Seminar Meeting Report 03/12 “The Realm of Goddesses in Ancient Mesopotamia”


Monica Palmero Fernandez’s insightful paper introduced us to the ancient land of Mesopotamia (Iraq and Syria in the modern day) and the significance of goddesses in the cultural context of this society. She provided us with various visual representations of the goddesses which included drawings of these figures in human, symbolic, and animal form. Monica explained the complex gender identity of the gods and goddesses, stating that the same gods/goddesses were sometimes represented as male in one depiction and female in another. Their sexualities were also complex and did not reflect sexual norms in Ancient Mesopotamia. Monica connected the powers attributed to the goddesses by the ruling elite to the power structures this elite wished to enforce in the society they governed. For example, kings would write poems declaring their relationships to various deities throughout their lives in order to legitimate their royal status. She ended her paper by discussing the complexities of grappling with her methodological approach to written and visual depictions of the goddesses, which included looking at intersectionality and queer theory.

After her paper, the discussion centered around the role of elite women in male dominated Mesopotamian society, the link between the goddesses and nature, as well as the lack of sources describing the lives of members of society at the lower end of the hierarchy. Furthermore, Monica explained the difficulty in determining the gender of these goddesses from the Sumerian language because it does not have masculine and feminine pronouns or articles.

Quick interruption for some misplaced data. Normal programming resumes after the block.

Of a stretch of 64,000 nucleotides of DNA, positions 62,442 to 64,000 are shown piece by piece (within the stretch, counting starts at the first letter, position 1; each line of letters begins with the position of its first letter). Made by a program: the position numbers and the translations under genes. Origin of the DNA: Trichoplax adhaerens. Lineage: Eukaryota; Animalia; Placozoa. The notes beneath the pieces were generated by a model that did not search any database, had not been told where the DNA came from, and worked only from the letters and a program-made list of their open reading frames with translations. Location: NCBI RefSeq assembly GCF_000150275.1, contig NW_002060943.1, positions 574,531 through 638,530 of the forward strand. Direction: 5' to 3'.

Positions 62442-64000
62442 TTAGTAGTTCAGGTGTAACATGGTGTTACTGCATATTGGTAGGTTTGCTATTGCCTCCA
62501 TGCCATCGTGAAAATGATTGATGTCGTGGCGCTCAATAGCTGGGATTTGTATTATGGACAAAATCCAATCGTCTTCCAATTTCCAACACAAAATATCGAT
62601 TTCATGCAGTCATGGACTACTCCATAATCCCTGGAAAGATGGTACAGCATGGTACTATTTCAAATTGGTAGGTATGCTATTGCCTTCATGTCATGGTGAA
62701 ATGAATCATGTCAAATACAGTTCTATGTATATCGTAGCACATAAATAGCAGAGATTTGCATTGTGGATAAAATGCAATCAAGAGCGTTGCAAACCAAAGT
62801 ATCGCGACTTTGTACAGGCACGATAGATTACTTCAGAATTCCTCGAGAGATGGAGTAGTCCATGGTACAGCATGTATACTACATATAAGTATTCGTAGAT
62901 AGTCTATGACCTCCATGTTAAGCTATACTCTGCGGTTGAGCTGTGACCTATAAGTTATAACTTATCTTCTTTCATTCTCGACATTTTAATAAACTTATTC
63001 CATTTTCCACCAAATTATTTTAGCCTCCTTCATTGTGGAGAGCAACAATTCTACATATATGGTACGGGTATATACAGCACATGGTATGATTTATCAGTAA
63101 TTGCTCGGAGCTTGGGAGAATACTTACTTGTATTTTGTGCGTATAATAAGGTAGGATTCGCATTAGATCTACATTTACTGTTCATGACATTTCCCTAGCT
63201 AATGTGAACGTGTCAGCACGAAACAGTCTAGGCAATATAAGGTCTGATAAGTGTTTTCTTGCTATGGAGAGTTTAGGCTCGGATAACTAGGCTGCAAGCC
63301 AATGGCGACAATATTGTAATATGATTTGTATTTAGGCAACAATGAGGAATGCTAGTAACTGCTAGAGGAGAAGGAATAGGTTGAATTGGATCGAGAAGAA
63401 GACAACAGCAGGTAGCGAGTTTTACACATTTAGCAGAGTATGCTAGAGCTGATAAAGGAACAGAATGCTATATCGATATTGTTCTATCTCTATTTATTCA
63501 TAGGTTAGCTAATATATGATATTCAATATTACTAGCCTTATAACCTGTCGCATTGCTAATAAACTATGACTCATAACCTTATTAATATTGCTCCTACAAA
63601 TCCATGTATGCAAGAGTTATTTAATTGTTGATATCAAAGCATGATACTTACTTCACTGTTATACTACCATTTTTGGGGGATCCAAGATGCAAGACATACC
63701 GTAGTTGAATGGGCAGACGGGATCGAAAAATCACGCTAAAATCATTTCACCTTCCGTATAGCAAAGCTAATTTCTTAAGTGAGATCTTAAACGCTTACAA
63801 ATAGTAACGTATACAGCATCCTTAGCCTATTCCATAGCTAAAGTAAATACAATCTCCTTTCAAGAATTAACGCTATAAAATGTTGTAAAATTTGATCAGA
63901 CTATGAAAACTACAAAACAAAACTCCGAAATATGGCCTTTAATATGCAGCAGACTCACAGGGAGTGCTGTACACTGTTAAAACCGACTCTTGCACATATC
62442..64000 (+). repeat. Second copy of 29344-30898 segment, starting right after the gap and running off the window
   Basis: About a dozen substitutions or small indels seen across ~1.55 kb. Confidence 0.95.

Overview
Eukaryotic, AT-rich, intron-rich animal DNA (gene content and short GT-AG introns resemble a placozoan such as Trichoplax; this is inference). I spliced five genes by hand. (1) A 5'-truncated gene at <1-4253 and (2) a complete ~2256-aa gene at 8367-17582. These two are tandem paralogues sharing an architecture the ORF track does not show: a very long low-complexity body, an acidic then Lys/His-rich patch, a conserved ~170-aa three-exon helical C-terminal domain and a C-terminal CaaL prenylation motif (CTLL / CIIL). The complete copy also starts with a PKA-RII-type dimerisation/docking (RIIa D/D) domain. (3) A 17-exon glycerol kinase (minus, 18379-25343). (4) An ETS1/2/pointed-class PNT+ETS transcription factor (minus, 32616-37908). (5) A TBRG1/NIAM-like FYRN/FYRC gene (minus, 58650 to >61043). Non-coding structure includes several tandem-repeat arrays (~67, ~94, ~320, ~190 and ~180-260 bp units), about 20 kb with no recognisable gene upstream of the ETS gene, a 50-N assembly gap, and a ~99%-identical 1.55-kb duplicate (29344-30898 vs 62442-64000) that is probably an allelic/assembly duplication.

Maria and Sophie would like to thank Monica for her delightful paper and everyone else who attended our final seminar of 2015. We hope to see you next year for our very first paper which will take place on Thursday 14th January. It will be presented by Carl Gibson from the Politics and International Relations department. He will be providing us an insight into his fieldwork in Palestine.

Have a wonderful winter break!

Gender Identity in the Mosaics of Roman Spain: 28th May

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Lucy giving her paper

Thank you to everyone who attended the gender and sexuality research network meeting yesterday. It was a very inter-disciplinary group who came along to see Lucy’s paper on the mosaics in Roman Spain. We had attendees from archeology, politics, philosophy, modern languages and even business studies! Everyone engaged with Lucy’s fascinating presentation on the representation of masculinity in the beautiful mosaics on which she is basing her research. I (Maria) particularly liked the anthropological angle Lucy is taking on these mosaics by questioning for whom these mosaics were commissioned and what message the owners were trying to portray to those who saw them. We had a lively discussion after Lucy’s paper about the mosaics which included suggestions from those present who study politics for Lucy to consider some discourse theory as a way of interpreting the mosaics. We considered the significance of where these mosaics were placed in the Spanish villas and who witnessed them; whether it be the esteemed guests of the owners or their servants who washed the floors.

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Drinks after the meeting